From an environmental perspective, Heathrow noise affects 725,000 people & there are claims that a third runway there would raise this to more than a million. Gatwick Airport by contrast claims that just 36,000 people are affected by noise from its flights.

One argument for expanding Heathrow was the idea that a large hub benefits from economies of scale: more routes attract more passengers, which in turn finance additional routes. Yet less than 1% of Heathrow’s passengers are transit, so where is the benefit?

Even some of Heathrow’s biggest customers are not in favour: Willie Walsh, CEO of IAG (owner of British Airways) was quoted recently as saying the £17.6bn price-tag “cannot be justified on any basis”.

Another factor which appears not to be considered is the dis-economies of scale that result from a very large airport: traffic congestion getting to & from the terminals (on rail as well as road); time taken to get through security etc. These factors can add significantly to total journey time (especially for short hops such as domestic routes) compared with using smaller regional airports. London City and my local airport in Jersey, Channel Islands are great examples of this: I can be through either airport in a few minutes.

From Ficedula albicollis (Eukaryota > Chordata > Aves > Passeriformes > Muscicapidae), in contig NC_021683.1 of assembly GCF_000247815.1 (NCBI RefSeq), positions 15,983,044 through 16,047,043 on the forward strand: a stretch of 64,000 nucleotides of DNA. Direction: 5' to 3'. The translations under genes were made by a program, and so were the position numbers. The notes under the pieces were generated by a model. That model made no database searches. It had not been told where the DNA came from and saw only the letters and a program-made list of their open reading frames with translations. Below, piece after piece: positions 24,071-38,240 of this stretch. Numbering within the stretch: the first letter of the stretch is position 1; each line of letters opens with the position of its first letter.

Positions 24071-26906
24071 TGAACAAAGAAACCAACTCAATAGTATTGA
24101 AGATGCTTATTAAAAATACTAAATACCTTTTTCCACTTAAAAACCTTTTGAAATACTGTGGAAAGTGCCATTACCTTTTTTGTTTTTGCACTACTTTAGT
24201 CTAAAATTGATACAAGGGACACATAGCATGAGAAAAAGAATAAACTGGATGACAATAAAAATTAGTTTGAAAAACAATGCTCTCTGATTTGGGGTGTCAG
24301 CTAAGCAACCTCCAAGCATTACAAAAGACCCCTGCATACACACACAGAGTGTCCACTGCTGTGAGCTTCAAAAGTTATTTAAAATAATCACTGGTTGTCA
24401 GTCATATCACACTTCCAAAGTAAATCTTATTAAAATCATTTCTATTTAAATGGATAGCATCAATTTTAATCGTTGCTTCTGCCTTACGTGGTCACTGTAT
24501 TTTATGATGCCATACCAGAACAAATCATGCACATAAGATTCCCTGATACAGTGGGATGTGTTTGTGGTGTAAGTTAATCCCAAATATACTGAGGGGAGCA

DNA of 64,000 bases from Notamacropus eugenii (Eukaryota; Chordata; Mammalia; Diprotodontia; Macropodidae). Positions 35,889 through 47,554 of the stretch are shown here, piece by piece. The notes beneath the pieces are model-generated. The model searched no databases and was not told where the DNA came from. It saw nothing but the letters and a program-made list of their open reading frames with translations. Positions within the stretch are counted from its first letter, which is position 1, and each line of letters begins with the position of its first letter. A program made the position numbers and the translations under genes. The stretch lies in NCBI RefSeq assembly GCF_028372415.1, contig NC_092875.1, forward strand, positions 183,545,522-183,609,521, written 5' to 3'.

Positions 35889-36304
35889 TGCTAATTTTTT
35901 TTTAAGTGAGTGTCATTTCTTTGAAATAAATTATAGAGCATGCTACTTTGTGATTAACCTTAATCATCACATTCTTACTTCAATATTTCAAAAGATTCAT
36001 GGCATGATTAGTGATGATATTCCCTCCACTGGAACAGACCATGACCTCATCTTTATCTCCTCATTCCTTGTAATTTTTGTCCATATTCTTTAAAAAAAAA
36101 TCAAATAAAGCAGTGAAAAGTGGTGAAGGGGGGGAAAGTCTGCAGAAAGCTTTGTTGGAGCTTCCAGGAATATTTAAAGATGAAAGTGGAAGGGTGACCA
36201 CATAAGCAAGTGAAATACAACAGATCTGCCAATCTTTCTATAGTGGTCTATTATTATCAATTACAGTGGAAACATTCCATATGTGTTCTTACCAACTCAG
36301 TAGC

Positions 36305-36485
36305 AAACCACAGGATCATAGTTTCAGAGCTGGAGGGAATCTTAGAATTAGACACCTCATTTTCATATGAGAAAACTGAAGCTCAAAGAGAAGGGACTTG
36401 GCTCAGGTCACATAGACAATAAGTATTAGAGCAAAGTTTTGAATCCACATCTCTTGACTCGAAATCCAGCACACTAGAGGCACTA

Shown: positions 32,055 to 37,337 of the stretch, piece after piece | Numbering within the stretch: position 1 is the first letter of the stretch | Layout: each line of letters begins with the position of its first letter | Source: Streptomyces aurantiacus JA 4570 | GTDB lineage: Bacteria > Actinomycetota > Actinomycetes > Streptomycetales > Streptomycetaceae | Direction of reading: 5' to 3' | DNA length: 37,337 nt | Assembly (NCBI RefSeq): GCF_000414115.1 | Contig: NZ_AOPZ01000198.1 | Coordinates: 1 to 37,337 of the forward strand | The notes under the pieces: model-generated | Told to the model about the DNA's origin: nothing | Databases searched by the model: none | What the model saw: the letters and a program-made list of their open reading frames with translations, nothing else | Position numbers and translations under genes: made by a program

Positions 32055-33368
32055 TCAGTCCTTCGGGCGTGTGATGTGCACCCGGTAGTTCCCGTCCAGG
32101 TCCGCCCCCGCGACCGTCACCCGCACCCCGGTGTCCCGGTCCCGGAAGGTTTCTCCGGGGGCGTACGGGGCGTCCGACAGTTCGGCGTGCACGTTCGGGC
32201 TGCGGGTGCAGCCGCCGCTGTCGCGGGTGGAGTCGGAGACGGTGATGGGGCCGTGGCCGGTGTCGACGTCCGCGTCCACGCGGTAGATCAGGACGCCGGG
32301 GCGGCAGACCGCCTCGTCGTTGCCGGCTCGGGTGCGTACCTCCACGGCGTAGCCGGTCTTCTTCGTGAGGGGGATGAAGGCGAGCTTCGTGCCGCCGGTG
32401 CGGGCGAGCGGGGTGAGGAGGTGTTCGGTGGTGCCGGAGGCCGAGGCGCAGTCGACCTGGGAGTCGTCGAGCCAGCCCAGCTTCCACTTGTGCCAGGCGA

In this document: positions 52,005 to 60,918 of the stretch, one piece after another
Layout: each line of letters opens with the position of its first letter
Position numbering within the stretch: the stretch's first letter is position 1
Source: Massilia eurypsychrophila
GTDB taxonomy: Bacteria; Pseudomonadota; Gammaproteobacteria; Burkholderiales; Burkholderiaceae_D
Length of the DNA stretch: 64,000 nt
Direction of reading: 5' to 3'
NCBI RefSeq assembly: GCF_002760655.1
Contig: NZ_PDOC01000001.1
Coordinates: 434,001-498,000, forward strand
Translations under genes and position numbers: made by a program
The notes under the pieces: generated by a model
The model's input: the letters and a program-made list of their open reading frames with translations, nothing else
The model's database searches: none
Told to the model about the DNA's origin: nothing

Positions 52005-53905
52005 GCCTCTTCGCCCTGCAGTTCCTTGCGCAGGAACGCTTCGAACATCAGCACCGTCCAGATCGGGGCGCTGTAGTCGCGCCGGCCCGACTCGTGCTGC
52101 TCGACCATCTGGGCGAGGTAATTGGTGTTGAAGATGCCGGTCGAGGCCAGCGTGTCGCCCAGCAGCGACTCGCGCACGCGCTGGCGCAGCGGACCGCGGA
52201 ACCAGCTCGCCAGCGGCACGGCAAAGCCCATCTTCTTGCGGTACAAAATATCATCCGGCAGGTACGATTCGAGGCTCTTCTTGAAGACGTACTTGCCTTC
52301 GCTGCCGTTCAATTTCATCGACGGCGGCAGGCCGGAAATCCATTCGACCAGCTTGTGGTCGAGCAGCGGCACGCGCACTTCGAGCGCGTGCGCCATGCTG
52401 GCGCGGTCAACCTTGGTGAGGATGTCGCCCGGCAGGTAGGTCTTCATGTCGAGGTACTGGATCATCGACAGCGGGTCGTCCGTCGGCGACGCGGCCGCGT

If so little of Heathrow’s traffic is transit, why not move some of the domestic flights to other airports such as under-utilized Southend, thus freeing up slots at Heathrow for higher-value long-haul traffic?

And here’s another thought: in Asia, popular 1-2 hour intra-regional routes are often served by large aircraft such as 747s; in UK many of these routes use 737s or A319s but with many flights per day. Whilst this might appear to offer consumers more choice, perhaps CAA or Airports should consider runway pricing that encourages the use of larger planes & less frequent flights on these routes, thus freeing up slots to handle additional long-haul routes without the need for another runway.


This article first appeared on LinkedIn 7 September 2015

Does UK Need More Airports?

Reading the latest document from the Stop Stansted Expansion (which is excellent, and can be downloaded here) it strikes me that although there istechnically debate, nobody seems to be listening to what anyone else is saying.

Two of the graphics in SSE’s latest submission stand out so I’ve included them below. The first shows that UK already has substantially more commercial runways than any of our EU peer group or Japan.